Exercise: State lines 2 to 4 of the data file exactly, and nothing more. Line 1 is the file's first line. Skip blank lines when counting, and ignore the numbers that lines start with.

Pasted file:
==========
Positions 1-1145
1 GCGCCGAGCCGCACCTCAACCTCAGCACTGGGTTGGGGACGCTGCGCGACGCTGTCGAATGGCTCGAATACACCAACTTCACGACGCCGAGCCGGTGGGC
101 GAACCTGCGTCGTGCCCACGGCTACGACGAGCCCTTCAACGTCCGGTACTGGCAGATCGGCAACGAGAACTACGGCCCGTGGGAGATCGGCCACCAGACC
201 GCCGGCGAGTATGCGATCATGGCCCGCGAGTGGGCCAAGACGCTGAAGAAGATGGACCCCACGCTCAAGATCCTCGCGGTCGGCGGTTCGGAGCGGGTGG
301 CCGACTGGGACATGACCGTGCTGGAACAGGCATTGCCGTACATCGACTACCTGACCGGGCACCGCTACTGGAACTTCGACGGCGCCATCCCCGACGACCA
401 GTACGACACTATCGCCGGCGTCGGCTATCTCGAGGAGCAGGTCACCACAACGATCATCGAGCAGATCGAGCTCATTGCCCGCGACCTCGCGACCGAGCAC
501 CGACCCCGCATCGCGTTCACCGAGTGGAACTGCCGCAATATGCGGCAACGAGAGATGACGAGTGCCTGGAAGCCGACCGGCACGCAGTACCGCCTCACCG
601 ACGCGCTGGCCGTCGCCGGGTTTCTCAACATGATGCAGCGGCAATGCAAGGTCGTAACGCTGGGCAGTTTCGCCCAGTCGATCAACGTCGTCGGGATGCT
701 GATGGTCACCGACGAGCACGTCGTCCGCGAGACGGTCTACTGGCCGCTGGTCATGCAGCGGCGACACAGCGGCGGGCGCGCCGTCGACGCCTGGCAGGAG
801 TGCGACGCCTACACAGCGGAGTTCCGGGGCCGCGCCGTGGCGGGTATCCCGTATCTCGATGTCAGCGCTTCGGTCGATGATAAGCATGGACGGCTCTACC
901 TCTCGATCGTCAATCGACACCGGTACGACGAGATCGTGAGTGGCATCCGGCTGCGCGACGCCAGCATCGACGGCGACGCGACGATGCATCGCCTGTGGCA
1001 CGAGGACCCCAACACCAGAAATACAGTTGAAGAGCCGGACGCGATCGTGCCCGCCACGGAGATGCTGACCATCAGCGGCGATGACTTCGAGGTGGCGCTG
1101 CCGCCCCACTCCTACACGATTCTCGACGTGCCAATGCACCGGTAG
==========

1 GCGCCGAGCCGCACCTCAACCTCAGCACTGGGTTGGGGACGCTGCGCGACGCTGTCGAATGGCTCGAATACACCAACTTCACGACGCCGAGCCGGTGGGC
101 GAACCTGCGTCGTGCCCACGGCTACGACGAGCCCTTCAACGTCCGGTACTGGCAGATCGGCAACGAGAACTACGGCCCGTGGGAGATCGGCCACCAGACC
201 GCCGGCGAGTATGCGATCATGGCCCGCGAGTGGGCCAAGACGCTGAAGAAGATGGACCCCACGCTCAAGATCCTCGCGGTCGGCGGTTCGGAGCGGGTGG